For funds that are not needed in the next 5 years, in that case, consider the advice of  Warren Buffett for the know nothing investor.

"My money, I should add, is where my mouth is: What I advise here is essentially identical to certain instructions I’ve laid out in my will. One bequest provides that cash will be delivered to a trustee for my wife’s benefit. (I have to use cash for individual bequests, because all of my Berkshire shares will be fully distributed to certain philanthropic organizations over the ten years following the closing of my estate.) My advice to the trustee could not be more simple: Put 10% of the cash in short-term government bonds and 90% in a very low-cost S&P 500 index fund. (I suggest Vanguard’s.) I believe the trust’s long-term results from this policy will be superior to those attained by most investors – whether pension funds, institutions or individuals – who employ high-fee managers. "

The “when” is also important. The main danger is that the timid or beginning investor will enter the market at a time of extreme exuberance and then become disillusioned when paper losses occur. (Remember the late Barton Biggs’ observation: “A bull market is like sex. It feels best just before it ends.”) The antidote to that kind of mistiming is for an investor to accumulate shares over a long period and never to sell when the news is bad and stocks are well off their highs. Following those rules, the “know-nothing” investor who both diversifies and keeps his costs minimal is virtually certain to get satisfactory results.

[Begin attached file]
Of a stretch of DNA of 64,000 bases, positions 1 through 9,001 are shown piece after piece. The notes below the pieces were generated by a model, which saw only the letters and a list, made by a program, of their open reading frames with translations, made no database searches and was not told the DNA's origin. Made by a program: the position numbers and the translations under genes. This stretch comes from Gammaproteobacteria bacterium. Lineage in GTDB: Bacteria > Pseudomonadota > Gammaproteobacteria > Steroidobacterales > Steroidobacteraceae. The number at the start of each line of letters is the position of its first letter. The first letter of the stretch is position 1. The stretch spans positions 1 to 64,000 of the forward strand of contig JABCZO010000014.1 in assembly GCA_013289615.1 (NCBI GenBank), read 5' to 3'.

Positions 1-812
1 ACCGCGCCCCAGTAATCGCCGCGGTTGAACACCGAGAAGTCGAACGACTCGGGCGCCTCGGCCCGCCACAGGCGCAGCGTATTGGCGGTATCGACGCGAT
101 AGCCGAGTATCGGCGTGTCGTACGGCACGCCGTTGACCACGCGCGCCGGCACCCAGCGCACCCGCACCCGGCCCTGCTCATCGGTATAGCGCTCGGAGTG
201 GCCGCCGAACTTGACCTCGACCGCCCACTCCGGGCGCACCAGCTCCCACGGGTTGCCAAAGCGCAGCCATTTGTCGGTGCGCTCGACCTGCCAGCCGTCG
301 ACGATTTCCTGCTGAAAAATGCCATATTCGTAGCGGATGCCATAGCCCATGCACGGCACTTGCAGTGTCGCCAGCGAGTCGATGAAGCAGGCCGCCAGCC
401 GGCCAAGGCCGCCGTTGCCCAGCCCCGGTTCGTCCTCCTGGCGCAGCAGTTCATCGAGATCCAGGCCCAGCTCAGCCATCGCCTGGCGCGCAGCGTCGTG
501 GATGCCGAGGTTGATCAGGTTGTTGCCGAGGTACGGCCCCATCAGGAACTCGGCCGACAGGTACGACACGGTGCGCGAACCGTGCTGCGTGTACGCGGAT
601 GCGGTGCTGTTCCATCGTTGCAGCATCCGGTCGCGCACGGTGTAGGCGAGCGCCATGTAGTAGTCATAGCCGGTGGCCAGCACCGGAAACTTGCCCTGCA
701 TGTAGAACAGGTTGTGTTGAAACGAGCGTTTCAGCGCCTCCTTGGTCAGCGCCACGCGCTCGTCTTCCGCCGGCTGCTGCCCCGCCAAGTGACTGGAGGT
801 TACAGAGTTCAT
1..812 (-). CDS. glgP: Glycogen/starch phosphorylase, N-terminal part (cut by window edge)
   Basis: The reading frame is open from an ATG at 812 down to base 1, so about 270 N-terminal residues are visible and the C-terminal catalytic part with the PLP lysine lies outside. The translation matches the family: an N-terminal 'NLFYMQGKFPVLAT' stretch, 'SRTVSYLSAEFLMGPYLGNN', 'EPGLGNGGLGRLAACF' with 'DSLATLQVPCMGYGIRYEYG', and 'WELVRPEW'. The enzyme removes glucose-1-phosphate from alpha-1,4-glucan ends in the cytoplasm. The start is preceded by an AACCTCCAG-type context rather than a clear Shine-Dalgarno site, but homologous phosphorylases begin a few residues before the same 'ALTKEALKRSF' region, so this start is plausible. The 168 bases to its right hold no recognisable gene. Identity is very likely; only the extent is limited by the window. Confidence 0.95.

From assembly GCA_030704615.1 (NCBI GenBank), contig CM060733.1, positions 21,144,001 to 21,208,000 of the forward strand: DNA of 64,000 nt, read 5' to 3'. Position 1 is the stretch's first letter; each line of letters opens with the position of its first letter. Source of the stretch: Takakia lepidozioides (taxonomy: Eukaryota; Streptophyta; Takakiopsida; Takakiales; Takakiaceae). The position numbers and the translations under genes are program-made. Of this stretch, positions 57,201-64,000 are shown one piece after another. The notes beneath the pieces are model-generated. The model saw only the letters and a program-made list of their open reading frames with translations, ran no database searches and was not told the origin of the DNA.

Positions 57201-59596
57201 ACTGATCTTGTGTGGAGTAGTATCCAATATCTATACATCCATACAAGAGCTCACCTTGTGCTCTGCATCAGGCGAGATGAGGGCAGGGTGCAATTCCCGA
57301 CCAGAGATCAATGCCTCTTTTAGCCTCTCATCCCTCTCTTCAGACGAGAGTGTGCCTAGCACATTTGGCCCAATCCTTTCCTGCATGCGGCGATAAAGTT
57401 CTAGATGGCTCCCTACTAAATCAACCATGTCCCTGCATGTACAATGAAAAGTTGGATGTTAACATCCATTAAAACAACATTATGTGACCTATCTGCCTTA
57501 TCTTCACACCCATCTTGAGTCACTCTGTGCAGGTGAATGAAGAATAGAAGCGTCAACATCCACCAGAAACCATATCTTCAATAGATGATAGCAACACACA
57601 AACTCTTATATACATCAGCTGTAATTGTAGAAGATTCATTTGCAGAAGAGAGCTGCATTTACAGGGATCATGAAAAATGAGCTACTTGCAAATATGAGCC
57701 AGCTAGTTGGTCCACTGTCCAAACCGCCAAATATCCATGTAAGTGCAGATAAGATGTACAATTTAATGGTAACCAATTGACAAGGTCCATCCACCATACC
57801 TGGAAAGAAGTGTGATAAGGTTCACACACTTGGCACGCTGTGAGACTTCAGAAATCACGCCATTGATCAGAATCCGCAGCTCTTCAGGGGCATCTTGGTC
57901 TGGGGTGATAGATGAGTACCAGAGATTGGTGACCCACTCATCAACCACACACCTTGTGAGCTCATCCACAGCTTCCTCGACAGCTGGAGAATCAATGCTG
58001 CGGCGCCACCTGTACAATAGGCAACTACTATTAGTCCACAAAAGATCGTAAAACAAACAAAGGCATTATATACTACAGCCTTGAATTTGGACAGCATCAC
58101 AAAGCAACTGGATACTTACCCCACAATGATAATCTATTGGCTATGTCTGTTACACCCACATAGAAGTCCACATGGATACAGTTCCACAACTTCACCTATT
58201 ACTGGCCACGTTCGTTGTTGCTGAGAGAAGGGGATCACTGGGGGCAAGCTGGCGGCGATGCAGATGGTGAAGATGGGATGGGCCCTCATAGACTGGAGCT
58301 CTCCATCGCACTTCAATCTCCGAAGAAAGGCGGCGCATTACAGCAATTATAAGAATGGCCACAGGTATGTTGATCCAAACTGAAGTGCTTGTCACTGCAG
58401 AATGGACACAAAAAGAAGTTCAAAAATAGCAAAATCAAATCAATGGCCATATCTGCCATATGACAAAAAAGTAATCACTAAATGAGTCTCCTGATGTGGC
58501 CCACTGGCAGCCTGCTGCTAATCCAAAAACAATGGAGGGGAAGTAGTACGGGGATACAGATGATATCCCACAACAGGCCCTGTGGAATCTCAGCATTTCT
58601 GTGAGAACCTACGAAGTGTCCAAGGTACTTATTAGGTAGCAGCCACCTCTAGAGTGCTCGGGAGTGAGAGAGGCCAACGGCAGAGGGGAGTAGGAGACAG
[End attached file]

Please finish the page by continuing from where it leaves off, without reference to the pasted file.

" the idea of buying an index fund over time is not to buy stocks at the right time or the right stocks. It’s to avoid buying them at the wrong time,"


Top post CN, I hope some will follow your advice!


The value in your comment can’t be understated. Alas, it’s too hard to follow for most. Warren Buffet is one of a handful of people who have directly impacted my life. I credit him in part with my retirement next year @58 yrs. Play the long game, sacrifice, sacrifice, sacrifice and the rewards will come.


"Disasters bring innovation, we have seen that over the last long few years. Innovation stimulates the economy which gives the optimistic investor an edge, or better odds. Then the magic of compounding puts wind in your financial sails"

So very true, and repeatedly proven by history.

I am waiting for the few flagellant high priests of doomerism in this site to start thundering that we are all f..d, that the planet is doomed, that we all are a step away from extinction, that the current economic system is due to collapse in the near future, that we are all collectively going to pay dearly for our past sins etc....  LOL


Thank you for trying to cheer us up by quoting some of our best material. 

Of course, it won't work...


Not sure why you are a pessimist if you are a saver, try and find some other form of investment that pays out monthly with zero worries or time taken to manage it.